Fall Sports Stats with Football and Boys Cross Country being top content.
The above data would support the general commentary that circulates the MHS hallways, a feeling that media coverage fluctuates based on the status—or success—of a sport’s season, which can be disheartening for some student-athletes. “With the lack of support, sometimes our team can show no energy because there is no crowd to hype us up, [and so] we have to hype each other up. Although there is no student section, our team full of encouraging players help lift up the spirits of everyone,” said Girls Basketball Junior Addison Brugh.
Alltold staff reporters first began this series in November, at which time it was evident that the Athletic department was trying harder to maintain equitable coverage of all sports throughout the school. By February, Hickle and fellow Title IX Coordinator, HR Director Mr. Kory LaBonne, were approached for comment. Although both coordinators were surprised to see the slanted social media presence between various sports, they assured that the budgets between boys and girls sports are equal, though it may not seem like that at first glance. “It’s based on need…[and] is built on the number of participants, which is also influx,” said Hickle, with regards to the cycle of each budget instead of just straight numbers.
She added, “As far as I know, Mr. Huppert is the primary [owner of] the social media accounts. They [he and assistant AD Sherry Keyser] divide up sports [to advertise]. I don’t know that to be true, but when I look at the data, that makes me wonder [if there’s an] unintended consequence.”
By March, Huppert offered commentary regarding promotional priorities. He said, “You may have seen our coverage of Lilly Deeds in diving. She had a lot more coverage than the diver on our boys team. It wasn't because she was a girl and we were trying to avoid giving equal coverage, it was because the boy on our dive team finished 6th at Sectional…“And just like Liam,” added Huppert, “she's giving younger athletes a role model to look up to. That's something we want to promote. For 19 years, girls tried to do what Stephanie Paul did in 2004 and in 2023, Lilly did it. We let people know that Mishawaka has someone who has put in countless hours to be one of the best at her sport, and the reward came with [the] notoriety that she earned.” Deeds’ achievements were proudly backed by Coach Brian Heintzberger—who also mentioned the “all personal best swims in the finals” for the boys team, calling it, ”A great finish for our seniors.”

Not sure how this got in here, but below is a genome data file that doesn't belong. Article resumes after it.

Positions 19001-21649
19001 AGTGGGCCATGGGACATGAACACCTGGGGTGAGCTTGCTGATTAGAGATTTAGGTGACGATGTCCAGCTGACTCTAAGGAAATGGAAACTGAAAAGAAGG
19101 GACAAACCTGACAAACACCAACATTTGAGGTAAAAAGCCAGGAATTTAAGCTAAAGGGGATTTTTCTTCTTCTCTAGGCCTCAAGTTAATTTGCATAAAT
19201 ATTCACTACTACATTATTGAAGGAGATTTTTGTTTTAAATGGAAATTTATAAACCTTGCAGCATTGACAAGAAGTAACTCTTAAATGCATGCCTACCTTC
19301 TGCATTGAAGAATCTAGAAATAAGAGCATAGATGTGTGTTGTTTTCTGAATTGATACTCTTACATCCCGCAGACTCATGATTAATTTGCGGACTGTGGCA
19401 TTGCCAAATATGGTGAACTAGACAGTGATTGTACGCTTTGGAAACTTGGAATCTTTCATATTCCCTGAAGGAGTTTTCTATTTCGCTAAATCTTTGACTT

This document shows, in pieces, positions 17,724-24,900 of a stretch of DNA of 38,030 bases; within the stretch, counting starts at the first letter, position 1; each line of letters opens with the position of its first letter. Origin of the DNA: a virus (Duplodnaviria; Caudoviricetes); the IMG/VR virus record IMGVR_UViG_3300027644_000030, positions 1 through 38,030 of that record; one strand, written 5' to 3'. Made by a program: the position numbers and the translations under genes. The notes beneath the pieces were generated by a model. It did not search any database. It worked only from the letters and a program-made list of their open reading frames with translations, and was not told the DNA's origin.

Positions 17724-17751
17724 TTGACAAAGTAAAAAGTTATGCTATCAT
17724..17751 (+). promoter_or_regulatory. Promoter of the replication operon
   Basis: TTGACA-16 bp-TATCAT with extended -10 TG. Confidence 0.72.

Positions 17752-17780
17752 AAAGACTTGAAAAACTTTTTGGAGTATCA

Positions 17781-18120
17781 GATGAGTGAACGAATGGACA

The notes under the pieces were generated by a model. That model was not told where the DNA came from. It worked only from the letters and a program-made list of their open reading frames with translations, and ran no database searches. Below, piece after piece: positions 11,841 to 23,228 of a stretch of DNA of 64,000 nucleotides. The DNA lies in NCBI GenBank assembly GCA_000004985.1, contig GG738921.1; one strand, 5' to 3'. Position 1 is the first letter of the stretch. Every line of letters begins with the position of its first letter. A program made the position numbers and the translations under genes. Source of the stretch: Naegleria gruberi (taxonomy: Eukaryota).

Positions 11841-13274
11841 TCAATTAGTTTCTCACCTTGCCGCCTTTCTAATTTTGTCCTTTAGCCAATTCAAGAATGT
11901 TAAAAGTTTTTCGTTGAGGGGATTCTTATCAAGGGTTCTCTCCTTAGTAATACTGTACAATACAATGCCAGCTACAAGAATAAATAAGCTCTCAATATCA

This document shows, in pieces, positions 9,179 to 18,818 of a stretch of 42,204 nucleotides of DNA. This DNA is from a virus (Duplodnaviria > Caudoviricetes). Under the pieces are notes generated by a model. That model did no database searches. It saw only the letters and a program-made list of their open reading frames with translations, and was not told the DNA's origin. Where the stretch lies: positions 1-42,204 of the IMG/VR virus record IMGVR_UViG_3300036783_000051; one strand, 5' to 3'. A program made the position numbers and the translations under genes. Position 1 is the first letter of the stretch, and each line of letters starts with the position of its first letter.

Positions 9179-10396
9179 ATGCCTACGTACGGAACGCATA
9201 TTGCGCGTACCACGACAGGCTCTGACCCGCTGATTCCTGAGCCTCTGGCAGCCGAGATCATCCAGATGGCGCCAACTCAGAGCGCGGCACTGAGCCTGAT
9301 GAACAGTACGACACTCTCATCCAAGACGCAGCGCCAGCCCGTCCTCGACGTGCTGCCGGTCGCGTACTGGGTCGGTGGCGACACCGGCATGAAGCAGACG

Winter/Spring Sport stats with Boys Basketball and Wrestling overtaking coverage.
Huppert is correct. There was coverage of Deeds when she went to State for diving, but the displeasure felt by those who feel ill-represented by social media feeds is not without justification—as the above data shows. Thereby, is this a problem with how the Mishawaka High School Athletic department manages social media, or does the problem stem from what the school culture places emphasis on to bring in money (football, boys basketball, and wrestling)? That is the overarching question. “We know how it is for football here—it’s a big deal. It would be nice if that type of feeling was there for every sport—whether it was girls or boys,” said teacher, Ms. Alicia Harkins.
With subject matter as multifaceted as this, it is easy for things to be overlooked and misunderstood. That’s why “seeking to understand,” said LaBonne, “...is so important…even just empathizing or validating the way someone is feeling… encouraging to seek the information that may be necessary when there is a misunderstanding of sorts. The dialogue can be so powerful. Even if there is a disagreement, seeing the different perspectives is what makes us better.”
In an effort to “seek to understand” and find answers to the concerns shared by students, parents, and teacher coaches, a new position was created by the school board at their most recent meeting on Wednesday, March 22nd. The job title, “Media Manager for School City of Mishawaka,” has reportedly already been filled—by Huppert—leaving a spot open for a new athletic director.